The plan includes expansion and improvement of the south wetland and construction of a stone-lined swale along the toe of the coastal bluff to the north. The purpose of the swale is to divert bluff runoff into the wetland. After a site survey and consultation with our technical advisors we’ve decided not to use stone to line the swale but rather native clay. In addition, the swale would be planted with wetland species to expand the filtering capability of the entire system.
A project team was assembled consisting of students from Northeastern Illinois University and Northwestern University. A preliminary plan was developed in the summer, 2001. Methods, materials and procedures were then inputted into the design by the team, surveys of the bluff, dunes, beach, and near-shore bathymetry were conducted in September, 2001, and an inventory of existing plants and soils was completed in the fall, 2001. A design for wetland restoration and development was approved by the park district and reviewed by the team professionals. The plan involves installing a dormant native wetland plant seed mix that was formulated based on an inventory of natural dune/swale systems at Illinois Beach State Park. The seed mix was planted January 9th, 2002 in the south wetland area and north swale. A silt fence was installed at the toe of the south bluff restoration area to reduce siltation into the project area. Monitoring of wetland plant development was initiated in spring, 2002. Installation of sediment traps was completed on July 8, 2002.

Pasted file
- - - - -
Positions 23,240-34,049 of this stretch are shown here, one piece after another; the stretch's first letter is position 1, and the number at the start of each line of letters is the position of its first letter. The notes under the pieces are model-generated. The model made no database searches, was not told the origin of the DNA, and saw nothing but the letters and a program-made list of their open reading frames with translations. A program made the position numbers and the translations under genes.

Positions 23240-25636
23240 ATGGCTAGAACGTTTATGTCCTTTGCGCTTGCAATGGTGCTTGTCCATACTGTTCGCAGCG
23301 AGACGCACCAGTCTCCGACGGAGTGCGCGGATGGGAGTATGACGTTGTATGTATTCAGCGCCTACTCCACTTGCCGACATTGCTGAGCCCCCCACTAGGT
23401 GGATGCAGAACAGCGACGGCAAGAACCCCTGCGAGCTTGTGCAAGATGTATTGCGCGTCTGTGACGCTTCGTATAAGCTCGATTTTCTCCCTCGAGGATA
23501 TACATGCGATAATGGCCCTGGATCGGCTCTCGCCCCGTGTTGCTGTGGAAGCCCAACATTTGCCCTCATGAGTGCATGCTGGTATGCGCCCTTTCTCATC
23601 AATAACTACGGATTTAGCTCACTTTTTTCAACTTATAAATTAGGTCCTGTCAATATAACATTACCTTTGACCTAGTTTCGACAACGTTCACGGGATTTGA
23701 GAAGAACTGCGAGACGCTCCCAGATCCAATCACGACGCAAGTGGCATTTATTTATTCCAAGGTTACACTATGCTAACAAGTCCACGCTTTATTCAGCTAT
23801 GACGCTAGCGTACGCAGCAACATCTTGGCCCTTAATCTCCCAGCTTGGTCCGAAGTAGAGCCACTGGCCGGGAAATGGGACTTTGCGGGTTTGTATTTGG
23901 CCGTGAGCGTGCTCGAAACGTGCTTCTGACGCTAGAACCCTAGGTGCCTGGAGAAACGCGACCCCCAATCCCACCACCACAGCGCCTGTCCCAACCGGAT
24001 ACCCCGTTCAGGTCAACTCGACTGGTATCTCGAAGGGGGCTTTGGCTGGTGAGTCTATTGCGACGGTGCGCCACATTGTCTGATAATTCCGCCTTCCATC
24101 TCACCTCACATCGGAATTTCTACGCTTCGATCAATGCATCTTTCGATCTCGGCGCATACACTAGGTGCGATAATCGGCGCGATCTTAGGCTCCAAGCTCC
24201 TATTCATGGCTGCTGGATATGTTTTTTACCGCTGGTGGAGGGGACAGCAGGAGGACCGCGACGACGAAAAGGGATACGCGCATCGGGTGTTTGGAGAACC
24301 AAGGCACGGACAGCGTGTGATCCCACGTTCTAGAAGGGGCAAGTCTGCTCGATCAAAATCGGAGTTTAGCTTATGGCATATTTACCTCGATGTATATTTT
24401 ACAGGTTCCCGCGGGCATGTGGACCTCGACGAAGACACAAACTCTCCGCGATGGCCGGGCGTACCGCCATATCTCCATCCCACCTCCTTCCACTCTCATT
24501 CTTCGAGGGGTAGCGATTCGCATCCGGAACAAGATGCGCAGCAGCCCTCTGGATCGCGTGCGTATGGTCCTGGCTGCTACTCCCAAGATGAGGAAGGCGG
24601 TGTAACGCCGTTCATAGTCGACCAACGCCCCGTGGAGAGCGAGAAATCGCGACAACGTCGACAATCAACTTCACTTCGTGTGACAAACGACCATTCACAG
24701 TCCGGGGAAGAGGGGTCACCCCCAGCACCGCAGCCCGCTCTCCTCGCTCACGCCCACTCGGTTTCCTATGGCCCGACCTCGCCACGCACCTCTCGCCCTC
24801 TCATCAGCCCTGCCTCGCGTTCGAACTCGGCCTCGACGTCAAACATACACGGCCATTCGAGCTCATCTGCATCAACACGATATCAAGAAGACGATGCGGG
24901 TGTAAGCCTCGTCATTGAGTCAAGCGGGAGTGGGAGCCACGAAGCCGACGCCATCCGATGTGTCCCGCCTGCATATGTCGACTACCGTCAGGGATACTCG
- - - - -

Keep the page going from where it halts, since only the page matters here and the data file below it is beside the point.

The existing wetland area was expanded to include the swale and both were planted with native wetland species. Although a large percent of the newly installed wetland plants appear to have survived (as of July, 2002), they have not developed to the extent that they can be identified due to a very dry growing season.
Removal (by others) of non-native shrubs and trees in the wetland area is planned but has not yet been accomplished. Silt and clay continue to flow from the adjacent bluff. The silt fence has trapped approximately 0.1 m3 (per linear meter of bluff) of silt and clay that otherwise would have entered the system. Until the adjacent bluff can be stabilized and revegetated, silt will continue to impact the system. When the bluff is stabilized and revegetated, we will remove the silt fence. Monitoring of sediment traps will begin on July 15, 2002 and continue through 2003. Monitoring of the wetland plants will also continue through 2003.